Hundreds of mourners gathered Thursday at Norfolk Naval Station to pay tribute to Lt. Miroslav “Steve” Zilberman, a Navy pilot killed last week when his plane crashed into the North Arabian Sea after mechanical difficulties. Zilberman, 31, was lauded as a hero whose actions in the cockpit saved the lives of three crew members. Those aviators bailed out of the troubled E-2C Hawkeye before it hit the water and were rescued uninjured. The plane – Bluetail 601 – was returning to the aircraft carrier Dwight D. Eisenhower from a mission to Afghanistan when one of its engines lost oil pressure and had to be shut down. At the end of the memorial service, Zilberman’s widow, Katrina, was presented with the Distinguished Flying Cross. “Without his courageous actions, the entire crew would have perished,” read the citation, signed by Adm. Gary Roughead, the chief of naval operations. Zilberman grew up in the Ukraine and was in sixth grade when his parents emigrated to the United States, settling in Columbus, Ohio. He joined the Navy right out of high school, but didn’t serve in the enlisted ranks for long. He entered the Navy’s “Seaman to Admiral” program and became an ensign after graduating from Rensselaer Polytechnic Institute with a degree in computer science.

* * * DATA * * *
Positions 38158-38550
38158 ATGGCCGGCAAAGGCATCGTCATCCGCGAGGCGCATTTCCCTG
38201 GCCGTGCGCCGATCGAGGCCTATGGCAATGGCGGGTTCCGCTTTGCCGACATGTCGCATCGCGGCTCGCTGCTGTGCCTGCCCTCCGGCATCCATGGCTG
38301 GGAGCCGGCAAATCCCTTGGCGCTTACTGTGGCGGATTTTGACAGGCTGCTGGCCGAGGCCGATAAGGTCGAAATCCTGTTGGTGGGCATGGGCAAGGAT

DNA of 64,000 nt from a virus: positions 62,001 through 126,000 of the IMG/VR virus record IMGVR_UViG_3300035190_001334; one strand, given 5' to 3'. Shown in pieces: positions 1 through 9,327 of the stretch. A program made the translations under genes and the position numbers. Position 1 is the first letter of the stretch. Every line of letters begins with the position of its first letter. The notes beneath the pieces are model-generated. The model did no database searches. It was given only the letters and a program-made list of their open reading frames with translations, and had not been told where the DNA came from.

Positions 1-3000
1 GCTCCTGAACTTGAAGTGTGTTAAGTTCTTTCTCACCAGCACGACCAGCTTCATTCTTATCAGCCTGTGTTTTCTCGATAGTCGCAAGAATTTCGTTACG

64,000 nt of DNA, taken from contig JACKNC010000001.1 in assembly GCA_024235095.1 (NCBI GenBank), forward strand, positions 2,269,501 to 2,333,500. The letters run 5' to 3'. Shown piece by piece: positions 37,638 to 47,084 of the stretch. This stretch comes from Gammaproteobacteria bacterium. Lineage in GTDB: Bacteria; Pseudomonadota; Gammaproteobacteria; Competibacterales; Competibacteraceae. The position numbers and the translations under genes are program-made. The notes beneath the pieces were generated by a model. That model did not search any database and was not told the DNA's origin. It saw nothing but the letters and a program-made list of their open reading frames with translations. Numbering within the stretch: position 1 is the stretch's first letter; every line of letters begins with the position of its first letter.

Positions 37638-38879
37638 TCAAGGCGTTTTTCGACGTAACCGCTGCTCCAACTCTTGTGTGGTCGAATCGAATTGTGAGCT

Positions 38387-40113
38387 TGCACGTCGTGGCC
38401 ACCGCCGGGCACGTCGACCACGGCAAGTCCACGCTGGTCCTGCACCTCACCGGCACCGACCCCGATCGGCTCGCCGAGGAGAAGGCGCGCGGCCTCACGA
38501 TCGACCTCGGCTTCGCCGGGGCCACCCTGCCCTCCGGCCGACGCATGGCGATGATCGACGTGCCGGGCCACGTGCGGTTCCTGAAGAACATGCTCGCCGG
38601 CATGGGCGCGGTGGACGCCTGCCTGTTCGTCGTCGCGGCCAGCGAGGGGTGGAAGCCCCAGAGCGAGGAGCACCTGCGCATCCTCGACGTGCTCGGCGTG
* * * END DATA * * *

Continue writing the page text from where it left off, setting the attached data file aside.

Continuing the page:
See also this post. The E-2 has no ejection seats, and so has to remain level during descent for anyone to successfully escape.